This is an unprecedented time. It is the dedication of healthcare workers that will lead us through this crisis. Thank you for everything you do.

      Calc Function

    • Calcs that help predict probability of a diseaseDiagnosis
    • Subcategory of 'Diagnosis' designed to be very sensitiveRule Out
    • Disease is diagnosed: prognosticate to guide treatmentPrognosis
    • Numerical inputs and outputsFormula
    • Med treatment and moreTreatment
    • Suggested protocolsAlgorithm

    Disease

    Select...

    Specialty

    Select...

    Chief Complaint

    Select...

    Organ System

    Select...

    Patent Pending

    Save your unit preferences in settings!

    MDRD GFR Equation

    Estimates glomerular filtration rate based on creatinine and patient characteristics.

    IMPORTANT

    This calculator includes inputs based on race, which may or may not provide better estimates, so we have decided to make race optional. See here for more on our approach to addressing race and bias on MDCalc.

    For the same creatinine value, this calculator estimates a higher GFR for Black patients.

    INSTRUCTIONS

    Only for chronic kidney disease (CKD); not accurate for acute renal failure. This calculator uses the 4-variable equation from Levey 2006, which relied on a standardized creatinine assay.

    When to Use
    Pearls/Pitfalls
    Why Use

    Patients with chronic kidney disease, to estimate kidney function.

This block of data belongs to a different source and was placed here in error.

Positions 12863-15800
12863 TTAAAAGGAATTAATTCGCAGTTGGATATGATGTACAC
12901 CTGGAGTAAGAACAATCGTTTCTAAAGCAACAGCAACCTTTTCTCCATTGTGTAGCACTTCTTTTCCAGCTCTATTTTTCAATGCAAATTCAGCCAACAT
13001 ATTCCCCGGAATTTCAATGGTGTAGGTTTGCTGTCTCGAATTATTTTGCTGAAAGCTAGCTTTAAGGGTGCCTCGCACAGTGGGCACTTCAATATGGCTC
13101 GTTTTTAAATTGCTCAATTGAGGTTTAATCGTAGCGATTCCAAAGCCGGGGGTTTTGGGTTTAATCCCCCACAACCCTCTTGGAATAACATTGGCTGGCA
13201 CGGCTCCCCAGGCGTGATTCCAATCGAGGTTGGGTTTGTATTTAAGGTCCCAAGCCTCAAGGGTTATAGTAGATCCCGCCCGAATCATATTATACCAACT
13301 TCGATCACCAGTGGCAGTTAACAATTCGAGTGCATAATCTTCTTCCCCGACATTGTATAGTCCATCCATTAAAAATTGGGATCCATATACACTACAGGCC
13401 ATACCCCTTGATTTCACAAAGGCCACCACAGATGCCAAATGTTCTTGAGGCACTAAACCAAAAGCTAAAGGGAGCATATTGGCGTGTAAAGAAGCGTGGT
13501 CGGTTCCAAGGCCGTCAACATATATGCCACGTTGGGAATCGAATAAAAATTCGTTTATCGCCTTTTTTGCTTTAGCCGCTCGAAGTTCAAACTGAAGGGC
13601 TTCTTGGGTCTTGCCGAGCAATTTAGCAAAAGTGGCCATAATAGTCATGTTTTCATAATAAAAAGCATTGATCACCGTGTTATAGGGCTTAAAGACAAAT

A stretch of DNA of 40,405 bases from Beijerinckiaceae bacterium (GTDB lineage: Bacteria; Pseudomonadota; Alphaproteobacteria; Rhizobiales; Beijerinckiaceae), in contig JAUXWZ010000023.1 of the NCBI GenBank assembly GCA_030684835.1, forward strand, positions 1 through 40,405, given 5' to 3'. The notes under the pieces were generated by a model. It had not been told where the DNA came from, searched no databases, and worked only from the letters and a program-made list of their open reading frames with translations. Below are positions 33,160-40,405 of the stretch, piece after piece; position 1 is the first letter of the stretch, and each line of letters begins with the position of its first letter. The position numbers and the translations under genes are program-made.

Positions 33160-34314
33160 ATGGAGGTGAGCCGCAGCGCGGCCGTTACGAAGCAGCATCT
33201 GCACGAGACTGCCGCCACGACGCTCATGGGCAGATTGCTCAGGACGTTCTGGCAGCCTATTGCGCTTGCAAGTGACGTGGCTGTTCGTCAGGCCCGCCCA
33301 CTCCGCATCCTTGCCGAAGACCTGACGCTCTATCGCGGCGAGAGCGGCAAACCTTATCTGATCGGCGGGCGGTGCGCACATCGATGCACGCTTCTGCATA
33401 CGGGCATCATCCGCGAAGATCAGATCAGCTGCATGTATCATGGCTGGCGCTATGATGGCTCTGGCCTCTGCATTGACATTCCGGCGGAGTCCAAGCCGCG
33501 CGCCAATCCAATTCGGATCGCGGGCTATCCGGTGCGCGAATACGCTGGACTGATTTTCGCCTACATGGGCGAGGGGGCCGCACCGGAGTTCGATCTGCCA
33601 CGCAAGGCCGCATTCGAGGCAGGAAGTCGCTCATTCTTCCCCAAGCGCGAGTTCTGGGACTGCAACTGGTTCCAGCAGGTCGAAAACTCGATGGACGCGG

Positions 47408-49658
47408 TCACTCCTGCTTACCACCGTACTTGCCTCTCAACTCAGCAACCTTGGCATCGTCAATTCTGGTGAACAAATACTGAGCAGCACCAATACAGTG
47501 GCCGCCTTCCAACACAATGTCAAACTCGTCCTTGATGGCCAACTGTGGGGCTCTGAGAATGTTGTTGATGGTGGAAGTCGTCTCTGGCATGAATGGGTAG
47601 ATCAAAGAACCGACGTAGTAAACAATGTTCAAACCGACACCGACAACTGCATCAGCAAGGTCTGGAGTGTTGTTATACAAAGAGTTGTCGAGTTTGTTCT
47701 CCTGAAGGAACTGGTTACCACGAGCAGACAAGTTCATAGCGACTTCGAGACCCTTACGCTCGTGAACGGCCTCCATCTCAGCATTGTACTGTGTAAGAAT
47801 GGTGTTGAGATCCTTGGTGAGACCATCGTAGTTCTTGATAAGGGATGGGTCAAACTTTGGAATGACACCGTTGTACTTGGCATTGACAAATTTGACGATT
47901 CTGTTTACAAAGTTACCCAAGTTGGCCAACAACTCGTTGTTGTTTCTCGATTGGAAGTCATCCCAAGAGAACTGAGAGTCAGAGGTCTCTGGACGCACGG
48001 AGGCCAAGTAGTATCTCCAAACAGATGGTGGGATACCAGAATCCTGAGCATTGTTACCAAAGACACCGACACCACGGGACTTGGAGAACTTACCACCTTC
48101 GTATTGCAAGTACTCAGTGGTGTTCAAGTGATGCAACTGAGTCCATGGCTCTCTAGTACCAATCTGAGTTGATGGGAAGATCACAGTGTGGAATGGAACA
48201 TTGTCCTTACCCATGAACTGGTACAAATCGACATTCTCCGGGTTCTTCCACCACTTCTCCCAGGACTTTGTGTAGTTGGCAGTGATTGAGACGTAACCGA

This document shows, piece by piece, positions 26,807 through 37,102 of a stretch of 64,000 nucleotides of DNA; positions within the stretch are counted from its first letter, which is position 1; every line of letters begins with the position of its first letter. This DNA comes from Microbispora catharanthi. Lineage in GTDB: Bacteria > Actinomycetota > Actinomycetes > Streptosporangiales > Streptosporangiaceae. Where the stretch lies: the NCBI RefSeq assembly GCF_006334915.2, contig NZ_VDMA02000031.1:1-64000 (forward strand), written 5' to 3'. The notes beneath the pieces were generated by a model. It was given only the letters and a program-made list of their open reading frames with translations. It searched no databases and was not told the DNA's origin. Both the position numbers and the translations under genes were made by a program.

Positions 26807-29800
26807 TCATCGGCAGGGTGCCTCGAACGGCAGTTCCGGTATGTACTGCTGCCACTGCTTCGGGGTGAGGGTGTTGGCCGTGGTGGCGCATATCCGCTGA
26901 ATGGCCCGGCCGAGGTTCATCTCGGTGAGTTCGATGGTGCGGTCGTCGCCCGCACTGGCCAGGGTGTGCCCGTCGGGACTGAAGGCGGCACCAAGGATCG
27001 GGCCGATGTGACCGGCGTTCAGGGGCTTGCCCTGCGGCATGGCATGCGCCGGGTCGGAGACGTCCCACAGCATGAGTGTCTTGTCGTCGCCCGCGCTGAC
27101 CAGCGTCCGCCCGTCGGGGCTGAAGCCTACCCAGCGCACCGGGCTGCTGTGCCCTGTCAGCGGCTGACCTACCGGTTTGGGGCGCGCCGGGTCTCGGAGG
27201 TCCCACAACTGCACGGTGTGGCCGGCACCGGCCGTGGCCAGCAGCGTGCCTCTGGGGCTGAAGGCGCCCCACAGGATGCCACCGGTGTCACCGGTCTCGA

• The MDRD equation cannot be used for acute renal failure. It is only useful in estimating glomerular filtration rate (GFR) in stable chronic kidney disease.
    • Despite improvements to the MDRD equation, it tends to significantly underestimate measured GFR.
    • Underestimation of GFR is particularly significant in patients with a GFR > 60 ml/min/m2; 29% in healthy patients undergoing evaluation for kidney donation.

    Noninvasively estimates the measured GFR to determine degree or presence of decreased kidney function. The MDRD equation performs equally to the newer CKD-EPI Equation in patients with GFR of < 60 ml/min/1.73m2. Performs superiorly to the Cockcroft-Gault Equation.

    Female
    Male
    years
    mg/dL
    No
    Yes

    Result:

    Please fill out required fields.

    Next Steps
    Evidence
    Creator Insights
    Dr. Andrew S. Levey

    About the Creator

    Andrew S. Levey, MD, is the chief of the nephrology division at Tufts Medical Center and the Dr. Gerald J. and Dorothy R. Friedman Professor at Tufts University School of Medicine. His clinical interests include chronic kidney disease (CKD), diabetic kidney disease, and systemic lupus erythematosus. Dr. Levey’s research focuses on laboratory measures to estimate kidney function, new therapies, and the development of clinical practice guidelines for CKD.

    To view Dr. Andrew S. Levey's publications, visit PubMed

    Are you Dr. Andrew S. Levey? Send us a message to review your photo and bio, and find out how to submit Creator Insights!
    MDCalc loves calculator creators – researchers who, through intelligent and often complex methods, discover tools that describe scientific facts that can then be applied in practice. These are real scientific discoveries about the nature of the human body, which can be invaluable to physicians taking care of patients.
    Content Contributors
    • Evan Zeitler, MD
    About the Creator
    Dr. Andrew S. Levey
    Are you Dr. Andrew S. Levey?
    Content Contributors
    • Evan Zeitler, MD